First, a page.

Lynch­pin of change

This is one of those books that will open your eyes to a whole dif­fer­ent world, one that most of us don’t re­alise still ex­ists.

The Star Malaysia - Star2 - - READS - How­ever Long The Night: Molly Melch­ing’s Jour­ney To Help Mil­lions Of African Women And Girls Tri­umph Aimee Mol­loy Harper Collins, 252 pages, non-fic­tion Re­view by SULOSHINI JAHANATH star2@thes­

FE­MALE gen­i­tal mu­ti­la­tion is de­fined by the World Health Or­gan­i­sa­tion as “all pro­ce­dures that in­volve par­tial or to­tal re­moval of the ex­ter­nal fe­male gen­i­talia or other in­jury to the fe­male gen­i­tal or­gans for non-med­i­cal rea­sons”. It is an act of vi­o­lence to­wards young girls that will af­fect their lives as adults.

We all grow up sub­scrib­ing to one cul­tural tra­di­tion or another. We are taught not to ques­tion our cul­tural and re­li­gious tra­di­tions be­cause that’s the way things have al­ways been.

And that ev­ery­thing works out all right in the end.

In How­ever Long The Night, though, we learn that there are some tra­di­tional prac­tices that need to be ques­tioned, and need to be stopped be­cause they are not only harm­ful to a woman’s phys­i­cal health – re­pro­duc­tive or oth­er­wise – but also harm­ful to her men­tal well-be­ing.

We also learn that some­times it takes just one per­son to be the lynch­pin around which pos­i­tive change can take place.

Read­ing like a novel, How­ever Long The Night chron­i­cles the story of Amer­i­can univer­sity stu- dent Molly Melch­ing who went to Sene­gal Africa in 1974 on an ex­change pro­gramme, fell in love with the place and its peo­ple and de­cided to stay.

How­ever, she also saw that there was an un­met need for ed­u­ca­tion for chil­dren, and with the help of some Sene­galese schol­ars, she opened a chil­dren’s cen­tre. To per­suade more chil­dren to at­tend school, Melch­ing used el­e­ments of tra­di­tional African cul­ture in the na­tive Wolof lan­guage and that’s when she learned about the prac­tice of “cut­ting”.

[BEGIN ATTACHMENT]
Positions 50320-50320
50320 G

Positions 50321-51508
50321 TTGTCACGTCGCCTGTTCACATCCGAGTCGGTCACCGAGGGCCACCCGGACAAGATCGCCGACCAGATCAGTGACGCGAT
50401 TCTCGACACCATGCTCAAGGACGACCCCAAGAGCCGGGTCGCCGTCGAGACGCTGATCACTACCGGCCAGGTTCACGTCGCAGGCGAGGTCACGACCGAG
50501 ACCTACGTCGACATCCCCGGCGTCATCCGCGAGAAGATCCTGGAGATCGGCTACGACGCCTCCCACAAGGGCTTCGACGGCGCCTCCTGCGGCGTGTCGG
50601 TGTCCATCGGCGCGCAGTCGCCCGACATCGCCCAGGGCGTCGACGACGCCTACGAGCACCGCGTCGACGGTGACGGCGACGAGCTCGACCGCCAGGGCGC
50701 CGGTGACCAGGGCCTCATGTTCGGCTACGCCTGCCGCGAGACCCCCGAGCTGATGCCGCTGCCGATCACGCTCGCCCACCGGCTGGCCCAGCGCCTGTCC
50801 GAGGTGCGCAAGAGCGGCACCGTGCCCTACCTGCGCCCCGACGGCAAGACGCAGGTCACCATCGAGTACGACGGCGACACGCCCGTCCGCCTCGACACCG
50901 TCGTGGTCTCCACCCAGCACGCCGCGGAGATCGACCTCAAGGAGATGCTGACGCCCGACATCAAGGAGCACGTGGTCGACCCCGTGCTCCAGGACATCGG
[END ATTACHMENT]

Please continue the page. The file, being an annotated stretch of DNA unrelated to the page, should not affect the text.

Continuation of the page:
Melch­ing went on to found Tostan, a not-for-profit or­gan­i­sa­tion that works to­wards end­ing the prac­tice of fe­male gen­i­tal cut­ting, not just in Sene­gal but also sev­eral other coun­tries as well.

Tostan sets up classes in vil­lages to ed­u­cate women on lit­er­acy, health and their fun­da­men­tal hu­man rights.

The book brings to light not just how deeply en­trenched fe­male gen­i­tal cut­ting is in African tra­di­tion, but also how much it is a part of their so­cial lives.

A girl who is not “cut” is a bi­lakoro, a so­cial out­cast. Con­sid­ered im­pure and not a real woman, the food she cooks will not be eaten, the clothes she washes must be re­washed, and she would have great dif­fi­culty in find­ing a hus­band.

Known by most women in Sene­gal as “the tra­di­tion”, cut­ting is con­sid­ered to be a re­li­gious obli­ga­tion and one of the steps in pre­par­ing young women for mar­riage; it is al­ways per­formed by an elder woman.

It is very easy to read the blurb of the book and think “Here’s another Westerner come to save the day”. And while Melch­ing is Amer­i­can, that’s about the only thing you would get right. The story it­self is more about the women, their lives and their strug­gles than it is about Melch­ing.

It is more about em­pow­er­ing peo­ple to un­der­stand their rights and not to lay down and ac­cept what is be­ing done to them sim­ply be­cause that has al­ways been the way. It’s about gen­er­at­ing pos­i­tive change, and it shows how grass­roots mo­bil­i­sa­tion can be a pow­er­ful force.

Mol­loy’s writ­ing is very easy to read. It could just be that Melch­ing’s story it­self is that fas­ci­nat­ing, but by telling the story like a novel, Mol­loy si­mul­ta­ne­ously draws the reader in and hits them with a whole lot of in­for­ma­tion.

Mol­loy has also re­mained true to the peo­ple in the story. She has cap­tured Melch­ing’s de­ter­mi­na­tion and her em­pa­thy for the women of Sene­gal flaw­lessly.

Her por­trayal of Kerthio, who kept her se­cret for the long­est time, was mov­ing, and at the same time, she takes the reader through Kerthio’s thoughts, feel­ings and de­sires as if the reader is in Kerthio’s head. Yet never does Mol­loy take the story over the top into melo­drama; in­stead, she re­lies on true sit­u­a­tions and the peo­ple in them to en­gage the reader.

How­ever Long The Night is one of those books that one might be averse to read­ing be­cause it talks about a con­tro­ver­sial and sen­si­tive topic that most peo­ple shy away from.

But it’s also one of those books that open your eyes to a whole dif­fer­ent world, one that most of us don’t re­alise still ex­ists in to­day’s day and age.

Most of all, it is a story about driv­ing pos­i­tive change from the ground.

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